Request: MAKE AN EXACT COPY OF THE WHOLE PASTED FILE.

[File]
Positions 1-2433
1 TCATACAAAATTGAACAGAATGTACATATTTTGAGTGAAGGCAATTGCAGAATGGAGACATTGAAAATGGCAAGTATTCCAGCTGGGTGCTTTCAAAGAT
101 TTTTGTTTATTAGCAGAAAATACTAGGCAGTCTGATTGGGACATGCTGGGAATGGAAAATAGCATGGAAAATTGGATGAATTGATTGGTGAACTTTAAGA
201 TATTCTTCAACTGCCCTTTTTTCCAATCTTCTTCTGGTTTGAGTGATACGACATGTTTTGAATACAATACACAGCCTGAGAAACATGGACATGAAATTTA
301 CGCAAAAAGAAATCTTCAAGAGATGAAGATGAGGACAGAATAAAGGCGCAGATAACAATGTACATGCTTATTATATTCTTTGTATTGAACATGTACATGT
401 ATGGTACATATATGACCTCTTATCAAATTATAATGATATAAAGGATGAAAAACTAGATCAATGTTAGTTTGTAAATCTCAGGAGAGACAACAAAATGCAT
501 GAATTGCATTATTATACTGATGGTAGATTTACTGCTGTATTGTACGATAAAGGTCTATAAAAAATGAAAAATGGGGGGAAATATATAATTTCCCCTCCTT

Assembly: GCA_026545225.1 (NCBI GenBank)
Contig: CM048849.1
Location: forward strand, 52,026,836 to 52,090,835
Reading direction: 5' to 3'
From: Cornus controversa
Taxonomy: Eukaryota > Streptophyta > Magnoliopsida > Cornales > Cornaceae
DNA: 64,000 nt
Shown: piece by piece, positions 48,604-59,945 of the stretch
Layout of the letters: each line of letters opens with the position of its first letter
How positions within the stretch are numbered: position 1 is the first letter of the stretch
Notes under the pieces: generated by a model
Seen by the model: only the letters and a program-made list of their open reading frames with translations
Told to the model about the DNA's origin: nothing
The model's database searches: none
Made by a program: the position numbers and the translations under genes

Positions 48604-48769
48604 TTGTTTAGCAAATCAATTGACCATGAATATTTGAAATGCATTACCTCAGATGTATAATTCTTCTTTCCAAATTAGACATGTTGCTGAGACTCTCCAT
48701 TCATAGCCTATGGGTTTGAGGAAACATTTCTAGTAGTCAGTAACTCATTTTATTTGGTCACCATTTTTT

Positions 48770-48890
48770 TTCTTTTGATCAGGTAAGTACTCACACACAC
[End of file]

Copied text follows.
Positions 1-2433
1 TCATACAAAATTGAACAGAATGTACATATTTTGAGTGAAGGCAATTGCAGAATGGAGACATTGAAAATGGCAAGTATTCCAGCTGGGTGCTTTCAAAGAT
101 TTTTGTTTATTAGCAGAAAATACTAGGCAGTCTGATTGGGACATGCTGGGAATGGAAAATAGCATGGAAAATTGGATGAATTGATTGGTGAACTTTAAGA
201 TATTCTTCAACTGCCCTTTTTTCCAATCTTCTTCTGGTTTGAGTGATACGACATGTTTTGAATACAATACACAGCCTGAGAAACATGGACATGAAATTTA
301 CGCAAAAAGAAATCTTCAAGAGATGAAGATGAGGACAGAATAAAGGCGCAGATAACAATGTACATGCTTATTATATTCTTTGTATTGAACATGTACATGT
401 ATGGTACATATATGACCTCTTATCAAATTATAATGATATAAAGGATGAAAAACTAGATCAATGTTAGTTTGTAAATCTCAGGAGAGACAACAAAATGCAT
501 GAATTGCATTATTATACTGATGGTAGATTTACTGCTGTATTGTACGATAAAGGTCTATAAAAAATGAAAAATGGGGGGAAATATATAATTTCCCCTCCTT

Assembly: GCA_026545225.1 (NCBI GenBank)
Contig: CM048849.1
Location: forward strand, 52,026,836 to 52,090,835
Reading direction: 5' to 3'
From: Cornus controversa
Taxonomy: Eukaryota > Streptophyta > Magnoliopsida > Cornales > Cornaceae
DNA: 64,000 nt
Shown: piece by piece, positions 48,604-59,945 of the stretch
Layout of the letters: each line of letters opens with the position of its first letter
How positions within the stretch are numbered: position 1 is the first letter of the stretch
Notes under the pieces: generated by a model
Seen by the model: only the letters and a program-made list of their open reading frames with translations
Told to the model about the DNA's origin: nothing
The model's database searches: none
Made by a program: the position numbers and the translations under genes

Positions 48604-48769
48604 TTGTTTAGCAAATCAATTGACCATGAATATTTGAAATGCATTACCTCAGATGTATAATTCTTCTTTCCAAATTAGACATGTTGCTGAGACTCTCCAT
48701 TCATAGCCTATGGGTTTGAGGAAACATTTCTAGTAGTCAGTAACTCATTTTATTTGGTCACCATTTTTT

Positions 48770-48890
48770 TTCTTTTGATCAGGTAAGTACTCACACACAC